Culture Transformation and K-12 Schools

Blog 4-24-14Changing a culture in an organization of any size is a challenge – but it’s often a challenge that must be addressed if the organization wants to succeed. And in the world of K-12 school systems, the organization’s success is dependent on the student’s success, so culture change has an even higher calling – to improve the capabilities and likelihood of success of the children.

In the article Allentown School District proposes new high school as part of ‘transformation of our culture’, the school system is trying to create a new focus for many of its students through the development of a new high school – one that is local-industry focused and requires a great deal of partnering with local businesses. This is a new way of thinking, of building, of teaching, and of growing the talents and confidence of local youth.

When describing the overall culture transformation process, the Superintendent states “It will not take 10 days, or 10 weeks; it may even take 10 years before it’s all over because we’re talking about a fundamental, systematic change.” The article notes that “District officials hope this change will keep the district relevant and competitive with charters.” The School Board President notes that “This is a vision, and we all know that visions cost money.”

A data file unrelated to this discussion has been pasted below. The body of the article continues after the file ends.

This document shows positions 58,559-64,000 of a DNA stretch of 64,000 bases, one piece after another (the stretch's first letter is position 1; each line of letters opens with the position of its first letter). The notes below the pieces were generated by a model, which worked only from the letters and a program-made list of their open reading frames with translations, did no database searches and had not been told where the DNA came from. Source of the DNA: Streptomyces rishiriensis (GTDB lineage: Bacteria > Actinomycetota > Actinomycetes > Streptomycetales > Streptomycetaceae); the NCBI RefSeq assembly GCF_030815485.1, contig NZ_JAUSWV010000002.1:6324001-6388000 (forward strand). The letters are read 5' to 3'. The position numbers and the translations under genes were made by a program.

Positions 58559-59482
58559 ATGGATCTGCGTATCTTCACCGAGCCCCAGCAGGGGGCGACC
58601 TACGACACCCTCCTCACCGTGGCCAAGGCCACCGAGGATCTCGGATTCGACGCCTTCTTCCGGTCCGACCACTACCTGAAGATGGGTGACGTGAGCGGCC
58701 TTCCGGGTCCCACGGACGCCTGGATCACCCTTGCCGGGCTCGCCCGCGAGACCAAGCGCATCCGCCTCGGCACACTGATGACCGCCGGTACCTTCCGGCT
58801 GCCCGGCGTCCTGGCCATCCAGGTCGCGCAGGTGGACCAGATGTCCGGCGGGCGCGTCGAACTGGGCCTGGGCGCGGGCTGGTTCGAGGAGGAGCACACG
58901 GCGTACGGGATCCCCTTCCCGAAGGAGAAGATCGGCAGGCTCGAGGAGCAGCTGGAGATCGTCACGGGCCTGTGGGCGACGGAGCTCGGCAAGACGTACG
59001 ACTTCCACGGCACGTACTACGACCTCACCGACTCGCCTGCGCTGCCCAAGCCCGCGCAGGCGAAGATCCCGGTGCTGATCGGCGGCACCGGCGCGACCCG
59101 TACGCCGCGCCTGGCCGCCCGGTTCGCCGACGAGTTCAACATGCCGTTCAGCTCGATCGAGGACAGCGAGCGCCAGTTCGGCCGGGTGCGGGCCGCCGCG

A way to summarize these key points is to say that competition can be a driver of change. Change requires a vision, that new vision often requires a new culture to enable it to succeed. And to succeed in the long-term, sometimes it takes a longer-term view, time, and money.

This is not a negative about change and competition. In the public school world, it’s become a reality. And to those K-12 organizations wanting to succeed long-term, doing as has always been done is a recipe for a slow, painful demise.

Look to the future with a vision about how to improve the capabilities and likelihood of success for children; then determine the culture that’s required to begin moving toward that vision.

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